After proposing an extension for BadgerCare Thursday, Gov. Scott Walker authored letters to U.S. health officials requesting Wisconsinites be allowed to buy health care plans outside the federal exchange using tax credits.
Walker said in the letter that federal officials have “repeatedly” denied flexibility in administering health care exchanges.
“We warned you about the problems with your opaque and cumbersome regulatory approach, and now, Wisconsinites are paying the price through high premiums, limited choice and a federal exchange website that does not work effectively,” Walker wrote in the letter. “It is far past time to start fixing these problems.”
Walker’s proposal would allow the 77,000 affected more time to ensure they have coverage for 2014.
The delay comes as a result of complications with the federal government’s online enrollment system, Walker said in a statement Thursday.
“In Wisconsin, we are taking action to protect our citizens from the federal government’s failure,” Walker said in the statement. “We will take care of the people of our state and not let them slip through the cracks.”
Walker also wrote to U.S. Senator Tammy Baldwin, D-Wis., who urged Walker to take federal funding , that the BadgerCare transition will now occur on March 31, 2014. He added Wisconsin’s Health Insurance Risk Sharing Plan will also be extended until the same date.
Other government officials have expressed a need for more reforms, including U.S. Rep. Ron Kind, D-La Crosse.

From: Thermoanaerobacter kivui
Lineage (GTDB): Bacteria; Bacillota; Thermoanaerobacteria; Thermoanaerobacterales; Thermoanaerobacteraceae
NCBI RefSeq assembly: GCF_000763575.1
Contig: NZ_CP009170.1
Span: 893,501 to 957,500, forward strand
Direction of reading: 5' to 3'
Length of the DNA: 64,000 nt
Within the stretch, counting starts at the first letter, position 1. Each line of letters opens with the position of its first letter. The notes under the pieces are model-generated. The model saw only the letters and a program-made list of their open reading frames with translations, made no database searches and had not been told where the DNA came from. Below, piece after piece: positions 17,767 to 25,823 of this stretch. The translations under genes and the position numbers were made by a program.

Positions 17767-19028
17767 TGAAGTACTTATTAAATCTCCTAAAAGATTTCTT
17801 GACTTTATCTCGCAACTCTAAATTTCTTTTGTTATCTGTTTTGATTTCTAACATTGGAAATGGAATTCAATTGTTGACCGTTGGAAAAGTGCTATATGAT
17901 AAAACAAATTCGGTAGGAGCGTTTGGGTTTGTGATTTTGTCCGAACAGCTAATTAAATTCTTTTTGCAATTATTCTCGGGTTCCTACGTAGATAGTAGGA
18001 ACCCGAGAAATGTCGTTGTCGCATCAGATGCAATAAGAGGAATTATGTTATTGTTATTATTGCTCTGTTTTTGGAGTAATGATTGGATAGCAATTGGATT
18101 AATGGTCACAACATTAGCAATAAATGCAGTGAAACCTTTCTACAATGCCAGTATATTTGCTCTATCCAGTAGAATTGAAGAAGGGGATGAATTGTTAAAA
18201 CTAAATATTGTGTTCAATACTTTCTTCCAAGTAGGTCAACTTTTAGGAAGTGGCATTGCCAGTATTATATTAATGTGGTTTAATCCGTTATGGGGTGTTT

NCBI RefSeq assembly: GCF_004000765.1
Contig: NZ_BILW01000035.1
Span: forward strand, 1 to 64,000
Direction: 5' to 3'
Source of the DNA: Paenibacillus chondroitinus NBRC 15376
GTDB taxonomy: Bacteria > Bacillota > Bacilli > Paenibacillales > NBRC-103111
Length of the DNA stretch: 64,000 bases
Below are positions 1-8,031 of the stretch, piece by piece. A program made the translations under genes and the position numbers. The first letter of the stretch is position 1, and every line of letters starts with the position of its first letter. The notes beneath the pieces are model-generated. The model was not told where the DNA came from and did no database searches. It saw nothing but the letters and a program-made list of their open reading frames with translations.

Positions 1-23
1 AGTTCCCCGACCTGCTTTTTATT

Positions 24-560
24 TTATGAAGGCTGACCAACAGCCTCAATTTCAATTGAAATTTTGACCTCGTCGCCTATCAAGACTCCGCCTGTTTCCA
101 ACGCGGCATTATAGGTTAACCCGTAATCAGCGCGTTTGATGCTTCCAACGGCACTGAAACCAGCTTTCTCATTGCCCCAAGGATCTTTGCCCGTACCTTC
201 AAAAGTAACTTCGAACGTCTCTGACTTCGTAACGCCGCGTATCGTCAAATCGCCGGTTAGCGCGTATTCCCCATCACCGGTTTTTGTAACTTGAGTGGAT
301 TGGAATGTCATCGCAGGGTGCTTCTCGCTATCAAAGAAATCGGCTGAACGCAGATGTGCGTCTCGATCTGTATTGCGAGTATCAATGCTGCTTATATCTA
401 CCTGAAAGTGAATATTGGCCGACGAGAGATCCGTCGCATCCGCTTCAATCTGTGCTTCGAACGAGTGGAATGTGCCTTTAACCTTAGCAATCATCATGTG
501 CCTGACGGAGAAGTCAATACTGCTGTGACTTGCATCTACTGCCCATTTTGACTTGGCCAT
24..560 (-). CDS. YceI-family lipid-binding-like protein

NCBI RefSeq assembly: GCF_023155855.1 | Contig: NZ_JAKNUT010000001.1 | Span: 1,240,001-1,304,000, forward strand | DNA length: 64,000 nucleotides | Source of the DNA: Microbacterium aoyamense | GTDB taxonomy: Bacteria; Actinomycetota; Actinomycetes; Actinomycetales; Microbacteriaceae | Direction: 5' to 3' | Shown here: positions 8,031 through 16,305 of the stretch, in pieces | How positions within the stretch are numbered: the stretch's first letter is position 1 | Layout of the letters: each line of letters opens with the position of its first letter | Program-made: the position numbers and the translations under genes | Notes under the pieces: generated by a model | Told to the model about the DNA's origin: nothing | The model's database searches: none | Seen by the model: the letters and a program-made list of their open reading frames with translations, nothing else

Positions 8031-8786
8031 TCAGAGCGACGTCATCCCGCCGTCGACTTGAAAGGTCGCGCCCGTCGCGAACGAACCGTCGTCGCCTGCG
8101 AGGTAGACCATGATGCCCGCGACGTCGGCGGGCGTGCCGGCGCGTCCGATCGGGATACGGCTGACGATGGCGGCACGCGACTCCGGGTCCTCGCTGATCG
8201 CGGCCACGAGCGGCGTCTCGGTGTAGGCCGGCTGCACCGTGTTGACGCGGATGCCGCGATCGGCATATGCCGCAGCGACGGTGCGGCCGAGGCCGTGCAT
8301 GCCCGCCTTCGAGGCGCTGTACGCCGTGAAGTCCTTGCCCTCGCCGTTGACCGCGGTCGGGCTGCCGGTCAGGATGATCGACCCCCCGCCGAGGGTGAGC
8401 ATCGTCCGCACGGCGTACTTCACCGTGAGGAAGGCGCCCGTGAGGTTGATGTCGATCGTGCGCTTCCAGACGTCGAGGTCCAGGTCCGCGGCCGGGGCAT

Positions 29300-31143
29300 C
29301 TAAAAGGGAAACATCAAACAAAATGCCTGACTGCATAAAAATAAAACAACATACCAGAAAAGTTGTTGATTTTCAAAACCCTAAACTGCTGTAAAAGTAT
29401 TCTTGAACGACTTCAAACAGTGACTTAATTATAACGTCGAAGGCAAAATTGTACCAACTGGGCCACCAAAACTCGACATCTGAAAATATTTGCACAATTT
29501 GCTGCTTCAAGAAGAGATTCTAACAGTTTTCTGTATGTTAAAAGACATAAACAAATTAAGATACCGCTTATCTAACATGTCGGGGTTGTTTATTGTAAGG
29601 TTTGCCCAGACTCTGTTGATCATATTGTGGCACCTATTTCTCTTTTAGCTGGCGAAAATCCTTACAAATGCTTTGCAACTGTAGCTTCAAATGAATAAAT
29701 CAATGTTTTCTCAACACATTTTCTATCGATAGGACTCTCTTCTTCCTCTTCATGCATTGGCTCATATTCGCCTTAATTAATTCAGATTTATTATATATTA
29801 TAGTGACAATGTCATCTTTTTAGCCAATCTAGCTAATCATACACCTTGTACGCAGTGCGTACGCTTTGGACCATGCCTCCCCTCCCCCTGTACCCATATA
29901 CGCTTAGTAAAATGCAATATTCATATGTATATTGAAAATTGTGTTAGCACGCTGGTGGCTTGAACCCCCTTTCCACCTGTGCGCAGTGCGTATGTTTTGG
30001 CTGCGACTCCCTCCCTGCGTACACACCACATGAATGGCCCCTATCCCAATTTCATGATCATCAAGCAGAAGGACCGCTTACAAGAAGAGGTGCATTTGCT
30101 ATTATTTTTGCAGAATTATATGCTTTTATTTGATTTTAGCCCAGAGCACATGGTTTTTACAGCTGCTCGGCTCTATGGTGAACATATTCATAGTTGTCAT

“Regardless of the health care reform rollout, Medicaid expansion remains an option,” Peter Knudsen, Kind’s spokesperson, said in an email to The Badger Herald. “Kind is continuing to urge the Governor to make the right decision on this.”
Knudsen added Kind will continue to advocate for Wisconsin’s acceptance of the Medicaid expansion.
U.S. Rep. Gwen Moore, D-Milwaukee, also called for additional steps to be taken in a statement last week.
Staci Cox, Moore’s spokesperson, said in an email to The Badger Herald that Walker should reconsider his decision not to expand the Medicaid program.
“Medicaid expansion is an important part of the Affordable Care Act,” Cox said. “Governor Walker has sought to undermine this law and the health of Wisconsinites by not expanding the Badgercare program and by kicking more people off of Medicaid than any other state in the country.”
Cox added Walker’s administration has already made it difficult for Affordable Care Act to be properly implemented in the state.
Others, including U.S. Senator Ron Johnson, D-Wis., and state Rep. Jeremy Thiesfeldt, R-Fond du Lac, said they were happy with Walker’s recommended measures in statements Friday.
Johnson introduced a bill to the U.S. Senate last month entitled “If You Like Your Health Plan, You Can Keep It Act,” which would allow people satisfied with their health care plans, as promised by “politicians who sold the plan to the American public.”
“Americans want the freedom to choose their own plans and want to be in control of their own health care,” Johnson said in a statement. “They don’t want Obamacare destroying what they have and what they like.”
Johnson added in his statement that President Barack Obama’s administration estimates between 40 and 67 percent of people with individual policies will not be able to keep their plans, which he called “unacceptable.”
The special session to discuss Walker’s proposal will be held on Dec. 4.
Johnson’s office could not be reached for comment.